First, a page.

Q&A: Sotheby’s Alex Branczik on October Sales
A Contemporary art sale by Sotheby’s in New York in May this year caused a tremor when a Jean-Michel Baquiat painting was sold for $110.5 million. However, the auction house’s own indicator of success are not records but sell-through rates, which were over 90% in its June sale in London. Alex Branczik, head of Contemporary art, Europe, hopes the trend will continue in October sales as well.
The genre of Contemporary art is very closely watched primarily because of its own strength in the market as well as for its strength versus Impressionist and Modern Art. In light of this, what are your guiding principles when you put together highly anticipated sales such as the one that will take place in London on October 5, the Contemporary Art Evening Auction?
As with every sale season, through our global team of specialists, we endeavor to source a mix of important, fresh-to-the-market works that we know will appeal to the collectors gathering in London for Frieze Week. The October season in London was once considered a mid-season sale, but it has grown dramatically since the inaugural Frieze art fair 15 years ago, and is now a major draw for collectors from every corner of the globe. Traditionally, it has also been the week in the calendar when we have showcased emerging, younger artists alongside the more established names, so it’s always a fantastic time to discover new art in our New Bond Street galleries.
The breaking of record prices is an important characteristic of Post-war, Contemporary, Impressionist and Modern art sales. Do you predict the tumbling of some important records in the October 5 sale?
While it’s always thrilling when records are broken in our saleroom — perhaps never more so than the remarkable Basquiat record we saw in New York in May— one of the real indicators of the depth and vibrancy of the market is the strong-sell through rates we’ve seen at our recent auctions. Our June sale in London was the fifth consecutive major Contemporary sale worldwide with a sell-through rate of over 90 percent, indicating significant interest from collectors across all periods and styles — and it’s certainly a trend that we hope to see continuing in October.
Is there a fundamental way in which the Contemporary art sales in New York are different from those in London? Are buyers looking at different ‘Contemporaries’ in New York and London? Could you explain?
The market is increasingly global, but local differences remain. All our sales, whether they be in New York, Hong Kong, Paris or London, have their own unique character. While New York is where we stage our highest value Contemporary auctions, London is probably our most global saleroom, both in the geographical spread of the artists we offer and in the range of nationalities of the collectors who bid here. The city remains a crossroads for the global art market, a place where you are just as likely to see fantastic results for American greats like Warhol and Basquiat as you are for a Korean artist such as Park Seo-Bo or for European artists like Gerhard Richter, David Hockney and Lucien Freud.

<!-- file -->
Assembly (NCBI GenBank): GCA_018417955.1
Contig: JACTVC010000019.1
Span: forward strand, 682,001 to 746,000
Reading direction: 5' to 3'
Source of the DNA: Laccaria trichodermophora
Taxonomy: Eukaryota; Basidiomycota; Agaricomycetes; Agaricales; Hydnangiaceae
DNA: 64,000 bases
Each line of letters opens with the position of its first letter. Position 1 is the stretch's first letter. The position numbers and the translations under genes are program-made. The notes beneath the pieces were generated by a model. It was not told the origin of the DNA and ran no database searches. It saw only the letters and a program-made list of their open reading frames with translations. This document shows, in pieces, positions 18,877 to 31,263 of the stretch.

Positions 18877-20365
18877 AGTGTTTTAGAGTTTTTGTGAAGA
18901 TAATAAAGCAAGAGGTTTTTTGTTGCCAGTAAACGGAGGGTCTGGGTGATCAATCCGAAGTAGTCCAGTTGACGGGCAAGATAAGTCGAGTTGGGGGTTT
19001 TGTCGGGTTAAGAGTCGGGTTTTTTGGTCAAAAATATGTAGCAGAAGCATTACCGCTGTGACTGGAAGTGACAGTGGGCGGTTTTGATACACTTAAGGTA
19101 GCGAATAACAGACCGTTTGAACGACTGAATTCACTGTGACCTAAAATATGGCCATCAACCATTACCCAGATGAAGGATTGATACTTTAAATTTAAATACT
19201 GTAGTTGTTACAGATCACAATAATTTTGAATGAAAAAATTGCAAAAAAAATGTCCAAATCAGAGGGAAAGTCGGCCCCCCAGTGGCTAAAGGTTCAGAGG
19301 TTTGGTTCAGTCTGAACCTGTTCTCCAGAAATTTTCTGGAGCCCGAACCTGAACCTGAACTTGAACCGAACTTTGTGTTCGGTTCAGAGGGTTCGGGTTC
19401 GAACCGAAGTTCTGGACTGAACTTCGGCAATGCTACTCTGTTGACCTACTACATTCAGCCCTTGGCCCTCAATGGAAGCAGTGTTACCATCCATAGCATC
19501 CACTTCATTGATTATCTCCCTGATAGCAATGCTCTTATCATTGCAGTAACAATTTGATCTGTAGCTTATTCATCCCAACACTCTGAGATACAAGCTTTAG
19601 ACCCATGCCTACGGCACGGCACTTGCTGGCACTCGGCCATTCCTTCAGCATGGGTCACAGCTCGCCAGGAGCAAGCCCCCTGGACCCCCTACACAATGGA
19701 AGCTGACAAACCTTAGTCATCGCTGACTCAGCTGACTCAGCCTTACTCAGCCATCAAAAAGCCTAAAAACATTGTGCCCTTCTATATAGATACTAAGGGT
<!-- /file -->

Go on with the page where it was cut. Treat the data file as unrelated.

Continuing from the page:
Could you throw some light on the way Chinese Contemporary Art is sold across your top locations? How different is the composition of these sales in different cities and why so?
One of the most exciting developments in the Chinese market in 2017 came in April, when for the first time we offered major Western Contemporary —including pieces by Warhol, Basquiat and Ghenie — alongside important Asian artists at our Modern and Contemporary Art Evening Sale in Hong Kong. In the same sale, we saw tremendous results both for the Chinese 20th century master Zao Wou-ki and the American 20th-Century master Andy Warhol. In fact, Warhol’s “Mao,” which sold for $12.6m, established a record for any work of Western Contemporary art sold in Asia.
What are the dominant features of Contemporary art today? By definition it is supposed to be devoid of any geographical accoutrements; however, are there some regions of the world that the buyers are more interested in right now? And why is it so?
We live in an increasingly globalized society where artists travel the world incessantly for biennales, museum shows, art fairs and special projects. Geographical boundaries are much less relevant than they have been in the past, both for artists and collectors. Many Chinese collectors, for example, initially started by collecting exclusively Chinese Contemporary art, but for a number of years now we’ve also seen huge interest in Western Contemporary art among Asian collectors.
There are allegations that that quite a bit of Contemporary art may not stand the test of time as Impressionist and Modern Art have done, and that quite a bit of it is not as top class as would be expected of a genre that does so well in the market. Could you please comment on this, and if it indeed is true, then how does a collector of Contemporary art ensure that his purchases will stand the test of time?
It’s important to remember that Impressionist and Modern art was the avant-garde of its day. Some of the great artists of the early 20th century suffered the same allegations that get levelled against Contemporary artists today. Collectors engage with the art of today because it explores new ideas and resonates with the culture of our times, which is what makes it such a dynamic collecting category.